The Digital Bernhard Schmidt Archive of the

Hamburg Observatory


B. Schmidt


One of the most important names in 20th century optics is Bernhard Woldemar Schmidt (1879-1935). His invention in 1929-1930 of the “Schmidt Camera” – a revolutionary wide-field imager of unprecedented sharpness and photographic speed – altered the course of modern astronomy and cosmic physics, allowing scientists for the first time to survey the entire sky in broad swaths, and thus to find unimagined troves of new celestial objects. It is no exaggeration to say that modern astronomy would have fumbled in the dark without the work of Bernhard Schmidt.



Schmidt developed his camera at the Hamburg Observatory (Bergedorf), with which he had a long professional connection, from 1916 onward. Because of his links to Bergedorf, Schmidt who was a maker of astronomical instruments and optical designer, regularly obtained a variety of contracts, large and small, for a great diversity of instruments. At latest from 1926 onwards, he became a guest collaborator at the observatory, and from 1931 he actually lived and worked there.



For the Hamburg Observatory, Schmidt conceived and built in the years following WWI: a large horizontally mounted reflecting telescope with mirrors of 11 and 31-meters focal length, as well as siderostats containing flat mirrors and a clepsydra-actuated clock drive. Subsequently, he executed diverse projects utilizing or applied to pre-existing optics, and also developed new optical systems. After the erection of his own work space at the Hamburg Observatory, in 1930 he re-ground the photographic objective of the Great Hamburg Refractor. And it was here that he originated the Schmidt Camera, some years later also creating the optics for the Hamburg double reflector, containing two 60-cm reflecting telescopes, one of which was a Schmidt camera. In 1927 and ’29, he took part in two solar eclipse expeditions for the observatory. Other significant projects of his included the production of reflecting telescopes for Altenburg Observatory, the Astrophysical Observatory at Potsdam, the Photo-Chemical Observatory of the Royal Technical College Berlin, as well as for the Vienna University Observatory, and the Štefánik Observatory in Prague. For the Leiden Observatory he ground a large refracting objective. Apart from his optical works, Schmidt also experimented inter alia with alternative wind-propulsion drives for boats.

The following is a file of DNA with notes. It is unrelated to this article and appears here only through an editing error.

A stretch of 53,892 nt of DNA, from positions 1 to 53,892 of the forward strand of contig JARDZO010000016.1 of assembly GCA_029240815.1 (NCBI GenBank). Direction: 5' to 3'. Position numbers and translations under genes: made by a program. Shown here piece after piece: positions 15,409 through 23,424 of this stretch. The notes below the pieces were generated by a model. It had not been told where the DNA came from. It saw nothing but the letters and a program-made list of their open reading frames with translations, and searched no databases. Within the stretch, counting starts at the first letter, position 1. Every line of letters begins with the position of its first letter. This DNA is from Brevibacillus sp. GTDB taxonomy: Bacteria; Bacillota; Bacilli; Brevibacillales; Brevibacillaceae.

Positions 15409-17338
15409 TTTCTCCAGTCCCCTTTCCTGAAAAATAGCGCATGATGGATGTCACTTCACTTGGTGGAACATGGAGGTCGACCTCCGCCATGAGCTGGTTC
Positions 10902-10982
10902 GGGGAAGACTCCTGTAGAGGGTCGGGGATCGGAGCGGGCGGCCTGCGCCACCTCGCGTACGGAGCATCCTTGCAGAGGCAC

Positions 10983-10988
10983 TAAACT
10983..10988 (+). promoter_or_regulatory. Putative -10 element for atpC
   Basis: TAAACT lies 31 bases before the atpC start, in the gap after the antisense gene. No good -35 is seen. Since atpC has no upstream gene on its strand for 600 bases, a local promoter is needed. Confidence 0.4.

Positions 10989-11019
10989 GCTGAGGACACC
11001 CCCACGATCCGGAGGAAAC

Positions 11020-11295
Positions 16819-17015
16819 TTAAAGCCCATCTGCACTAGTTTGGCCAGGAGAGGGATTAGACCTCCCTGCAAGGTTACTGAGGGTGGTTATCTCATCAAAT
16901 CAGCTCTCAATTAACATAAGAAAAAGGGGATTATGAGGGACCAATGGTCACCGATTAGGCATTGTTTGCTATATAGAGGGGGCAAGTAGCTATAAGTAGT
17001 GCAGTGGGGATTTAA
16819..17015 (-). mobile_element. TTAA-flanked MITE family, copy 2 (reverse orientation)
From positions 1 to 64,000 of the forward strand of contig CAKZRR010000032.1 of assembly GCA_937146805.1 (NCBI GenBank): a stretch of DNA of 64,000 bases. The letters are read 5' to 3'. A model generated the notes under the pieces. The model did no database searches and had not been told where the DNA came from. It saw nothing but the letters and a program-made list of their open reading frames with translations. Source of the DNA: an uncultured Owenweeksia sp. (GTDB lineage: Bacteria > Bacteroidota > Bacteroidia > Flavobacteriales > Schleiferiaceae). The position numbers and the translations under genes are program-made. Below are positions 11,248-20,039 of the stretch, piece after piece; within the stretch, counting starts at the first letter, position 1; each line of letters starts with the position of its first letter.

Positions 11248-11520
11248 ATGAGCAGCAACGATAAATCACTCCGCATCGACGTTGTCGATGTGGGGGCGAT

Schmidt maintained a connection with numerous astronomers of the day, among whom we may name as representative: Hermann Carl Vogel (1841-1907), Karl Schwarzschild (1873-1916), Ejnar Hertzsprung (1873-1957), Walter Baade (1893-1960), Bengt Strömgren (1908-1987), and his patron, Richard Schorr (1867-1951), then director of the Hamburg Observatory. In Schmidt’s latest years from 1926 onward, Schorr effectively employed him. After Schmidt’s death at the end of 1935, Schorr assembled and preserved his business correspondence, technical drawings, astrophotos, etc., and secured the items of his work space, which was located in the observatory’s administration building.


 In recent years, Walter Stephani (Kiel) and Roger Ceragioli (Tucson) have began working on a biographical study of Bernhard Schmidt. Preparatory to this, in addition to the digitization of the materials collected by Schorr and preserved at the observatory, they have examined, cataloged, and digitized archives assembled by Schmidt’s first biographer, Arthur Arno Wachmann (1902-1990), and by Schmidt’s nephew Erik Schmidt (1925-2014). The descendants of Wachmann and Schmidt have generously donated their materials to the Hamburg Observatory for future preservation.

Erik Schmidt



These documents and materials, as well as others stemming from private sources, will be kept at Hamburg. They comprise the most important resources for the biographical study of Bernhard Schmidt, and moreover, provide rich fonds for research into the development of astronomical/optical technology, and the social history of the first half of the 20th century.



In collaboration with Dr. Detlef Groote, W. Stephani and R. Ceragioli have decided to make all the documents, images, instruments, and artifacts pertaining to the life and works of Bernhard Schmidt, found at the Hamburg Observatory, researchable online. By means of the Digital Schmidt Archive at Bergedorf, this treasury of sources will become publicly accessible.



In what follows, you will arrive at a search page. Here you may perform thorough searches of the collections, employing diverse search criteria. Under “Detail View,” scans of the documents will be presented. They may be downloaded. And in this connection, we refer you to the legal notices presented on the copyright page.

 To rummage in the archive